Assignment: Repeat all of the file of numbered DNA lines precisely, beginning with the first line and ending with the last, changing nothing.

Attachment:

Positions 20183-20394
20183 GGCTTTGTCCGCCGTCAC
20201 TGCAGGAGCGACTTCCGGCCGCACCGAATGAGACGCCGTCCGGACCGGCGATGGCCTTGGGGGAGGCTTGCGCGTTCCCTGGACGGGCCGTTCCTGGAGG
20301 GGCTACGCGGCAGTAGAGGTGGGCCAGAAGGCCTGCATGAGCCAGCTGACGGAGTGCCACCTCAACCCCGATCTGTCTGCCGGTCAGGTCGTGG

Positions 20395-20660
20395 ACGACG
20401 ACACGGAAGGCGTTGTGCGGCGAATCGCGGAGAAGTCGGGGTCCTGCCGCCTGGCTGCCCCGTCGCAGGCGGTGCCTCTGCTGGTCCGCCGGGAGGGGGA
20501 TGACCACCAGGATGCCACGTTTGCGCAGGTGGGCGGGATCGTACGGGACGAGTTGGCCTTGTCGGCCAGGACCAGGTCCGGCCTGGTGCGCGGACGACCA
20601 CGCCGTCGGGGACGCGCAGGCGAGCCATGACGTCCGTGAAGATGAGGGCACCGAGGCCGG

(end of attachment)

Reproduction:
Positions 20183-20394
20183 GGCTTTGTCCGCCGTCAC
20201 TGCAGGAGCGACTTCCGGCCGCACCGAATGAGACGCCGTCCGGACCGGCGATGGCCTTGGGGGAGGCTTGCGCGTTCCCTGGACGGGCCGTTCCTGGAGG
20301 GGCTACGCGGCAGTAGAGGTGGGCCAGAAGGCCTGCATGAGCCAGCTGACGGAGTGCCACCTCAACCCCGATCTGTCTGCCGGTCAGGTCGTGG

Positions 20395-20660
20395 ACGACG
20401 ACACGGAAGGCGTTGTGCGGCGAATCGCGGAGAAGTCGGGGTCCTGCCGCCTGGCTGCCCCGTCGCAGGCGGTGCCTCTGCTGGTCCGCCGGGAGGGGGA
20501 TGACCACCAGGATGCCACGTTTGCGCAGGTGGGCGGGATCGTACGGGACGAGTTGGCCTTGTCGGCCAGGACCAGGTCCGGCCTGGTGCGCGGACGACCA
20601 CGCCGTCGGGGACGCGCAGGCGAGCCATGACGTCCGTGAAGATGAGGGCACCGAGGCCGG